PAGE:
Not to mention just the dairy side of it. New York State has a lot more to offer than just dairy too. That tends to be forgotten. We are working strongly with the local farmers. Honey is one of the things we're trying to find a partner with in Western New York.
We're looking for those opportunities as well to keep as much into New York as we can. Not just on the material side too, but also on the construction side and the education side. So it's not just our isolated little pocket. We're trying to spread it across the whole state. So thumbs up for New York on that one.
MAX PFEFFER: Yeah. Thank you. I mean, I think that this gives us an idea of kind of the scope of what we're talking about, right? We're not just talking about a single product, but really, economic development upstate. So Commissioner, do you want to say a few words on kind of how you see this yogurt boom in terms of New York and what kind of opportunities it's creating for all of us?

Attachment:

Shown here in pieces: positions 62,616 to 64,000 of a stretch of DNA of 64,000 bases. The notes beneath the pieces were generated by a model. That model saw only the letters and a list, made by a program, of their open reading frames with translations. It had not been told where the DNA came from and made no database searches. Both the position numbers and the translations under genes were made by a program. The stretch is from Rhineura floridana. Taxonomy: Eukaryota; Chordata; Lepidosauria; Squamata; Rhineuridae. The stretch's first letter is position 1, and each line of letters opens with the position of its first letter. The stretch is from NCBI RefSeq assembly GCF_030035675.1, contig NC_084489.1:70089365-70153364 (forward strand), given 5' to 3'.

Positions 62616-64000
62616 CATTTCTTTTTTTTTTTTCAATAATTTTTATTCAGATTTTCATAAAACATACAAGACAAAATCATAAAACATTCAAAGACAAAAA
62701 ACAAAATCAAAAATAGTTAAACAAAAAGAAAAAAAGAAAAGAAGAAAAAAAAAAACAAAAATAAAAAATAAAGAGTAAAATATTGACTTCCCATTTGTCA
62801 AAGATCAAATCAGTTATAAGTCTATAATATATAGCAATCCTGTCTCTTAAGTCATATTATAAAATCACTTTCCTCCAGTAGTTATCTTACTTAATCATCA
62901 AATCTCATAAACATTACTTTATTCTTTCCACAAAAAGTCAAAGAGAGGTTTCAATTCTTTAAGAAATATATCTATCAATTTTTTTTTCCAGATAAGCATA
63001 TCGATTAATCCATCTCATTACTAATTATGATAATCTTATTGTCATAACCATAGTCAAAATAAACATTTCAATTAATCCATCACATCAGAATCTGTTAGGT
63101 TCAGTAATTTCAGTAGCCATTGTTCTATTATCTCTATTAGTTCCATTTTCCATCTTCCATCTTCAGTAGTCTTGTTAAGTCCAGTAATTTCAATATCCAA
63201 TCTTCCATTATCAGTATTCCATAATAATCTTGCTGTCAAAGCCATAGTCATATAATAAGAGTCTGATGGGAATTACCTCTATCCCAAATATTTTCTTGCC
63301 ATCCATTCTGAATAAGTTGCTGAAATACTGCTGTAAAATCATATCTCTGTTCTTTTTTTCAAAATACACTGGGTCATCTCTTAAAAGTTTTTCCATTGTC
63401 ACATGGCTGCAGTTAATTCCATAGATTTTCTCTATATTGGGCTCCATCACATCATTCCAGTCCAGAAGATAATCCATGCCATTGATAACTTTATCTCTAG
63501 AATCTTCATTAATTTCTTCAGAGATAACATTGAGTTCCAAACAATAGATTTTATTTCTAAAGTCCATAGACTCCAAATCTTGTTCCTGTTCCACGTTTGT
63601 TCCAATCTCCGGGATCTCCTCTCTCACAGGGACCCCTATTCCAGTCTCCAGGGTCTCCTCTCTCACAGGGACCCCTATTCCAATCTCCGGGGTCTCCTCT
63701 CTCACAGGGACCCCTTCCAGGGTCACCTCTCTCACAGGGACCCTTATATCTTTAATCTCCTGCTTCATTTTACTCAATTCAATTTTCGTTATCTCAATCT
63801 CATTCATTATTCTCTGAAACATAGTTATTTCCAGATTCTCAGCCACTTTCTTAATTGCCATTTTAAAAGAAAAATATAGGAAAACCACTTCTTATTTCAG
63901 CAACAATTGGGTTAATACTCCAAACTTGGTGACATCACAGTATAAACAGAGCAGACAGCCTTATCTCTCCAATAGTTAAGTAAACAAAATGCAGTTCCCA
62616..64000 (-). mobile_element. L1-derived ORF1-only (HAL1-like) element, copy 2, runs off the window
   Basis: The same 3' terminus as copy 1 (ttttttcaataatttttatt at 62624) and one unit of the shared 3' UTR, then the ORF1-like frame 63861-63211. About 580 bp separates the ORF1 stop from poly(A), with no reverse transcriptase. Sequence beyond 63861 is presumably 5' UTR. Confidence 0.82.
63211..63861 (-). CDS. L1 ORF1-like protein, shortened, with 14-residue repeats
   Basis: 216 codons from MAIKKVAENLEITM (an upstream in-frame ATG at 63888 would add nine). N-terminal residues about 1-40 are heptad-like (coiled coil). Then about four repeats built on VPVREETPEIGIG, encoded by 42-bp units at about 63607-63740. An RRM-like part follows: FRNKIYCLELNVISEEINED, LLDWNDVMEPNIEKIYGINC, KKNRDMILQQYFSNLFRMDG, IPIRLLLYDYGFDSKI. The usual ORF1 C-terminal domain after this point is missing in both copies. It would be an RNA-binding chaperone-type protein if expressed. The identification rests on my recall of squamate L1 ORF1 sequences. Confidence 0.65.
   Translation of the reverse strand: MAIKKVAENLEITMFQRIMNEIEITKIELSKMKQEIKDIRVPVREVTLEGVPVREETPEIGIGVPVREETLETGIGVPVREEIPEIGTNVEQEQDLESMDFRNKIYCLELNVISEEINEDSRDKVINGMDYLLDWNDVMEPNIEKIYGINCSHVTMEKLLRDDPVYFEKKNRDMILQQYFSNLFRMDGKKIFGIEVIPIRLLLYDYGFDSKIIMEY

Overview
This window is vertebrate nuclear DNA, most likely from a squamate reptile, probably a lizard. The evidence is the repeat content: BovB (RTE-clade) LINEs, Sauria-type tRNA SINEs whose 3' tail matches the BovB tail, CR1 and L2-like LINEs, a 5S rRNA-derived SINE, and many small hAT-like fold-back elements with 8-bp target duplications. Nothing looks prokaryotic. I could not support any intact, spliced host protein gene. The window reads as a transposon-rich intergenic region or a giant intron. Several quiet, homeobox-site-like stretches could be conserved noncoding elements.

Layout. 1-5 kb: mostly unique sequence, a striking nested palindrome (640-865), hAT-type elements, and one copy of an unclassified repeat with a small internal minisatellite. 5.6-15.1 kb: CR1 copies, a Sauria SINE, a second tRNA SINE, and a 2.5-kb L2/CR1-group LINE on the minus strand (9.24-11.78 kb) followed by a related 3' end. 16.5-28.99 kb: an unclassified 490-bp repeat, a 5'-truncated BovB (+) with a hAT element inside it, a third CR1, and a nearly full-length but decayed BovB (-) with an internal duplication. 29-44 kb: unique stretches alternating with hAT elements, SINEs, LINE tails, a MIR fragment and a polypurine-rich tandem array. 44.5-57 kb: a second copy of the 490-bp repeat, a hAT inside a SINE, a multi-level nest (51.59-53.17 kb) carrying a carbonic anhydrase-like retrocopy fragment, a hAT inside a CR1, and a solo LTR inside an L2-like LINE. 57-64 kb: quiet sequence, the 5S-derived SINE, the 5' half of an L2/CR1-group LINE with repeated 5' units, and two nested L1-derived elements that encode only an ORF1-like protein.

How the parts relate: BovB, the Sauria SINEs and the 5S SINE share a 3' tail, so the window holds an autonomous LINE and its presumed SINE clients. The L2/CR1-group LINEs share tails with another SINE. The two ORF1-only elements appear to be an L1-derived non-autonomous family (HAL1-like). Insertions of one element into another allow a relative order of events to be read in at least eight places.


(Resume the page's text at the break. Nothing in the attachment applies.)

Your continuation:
DARREL AUBERTINE: Sure. Thanks, Max. Before I do, I certainly want to recognize Dean Boor, you and everyone here at CALS for helping to put this together and building on the foundation that we've already started in Ag and Markets and at this state with the Yogurt Summit, and then we've had follow-up meetings around the state. And this is certainly a giant step forward, bringing a lot of the major players together.
But I don't think there's-- it certainly isn't lost on the decision makers, I think, here in New York State, the governor, the legislators, us in state agencies, the fact that, as you were just pointing out, dairy is certainly one of the major drivers in agriculture. And agriculture in and of itself is one of the major economic drivers in rural New York State. We're not going to see the kind of resurgence that we all want to see without recognizing agriculture's got a major role to play.
So having said that, the dairy industry reaches across-- it cuts across a lot of different types of agriculture out there. And the framework that dairy supports is the framework that supports other types of agriculture, whether it's trucking or crops or fuel or equipment dealers. And the list goes on and on. That's all supported by dairy. And as Pat pointed out, those are all jobs in those separate sectors.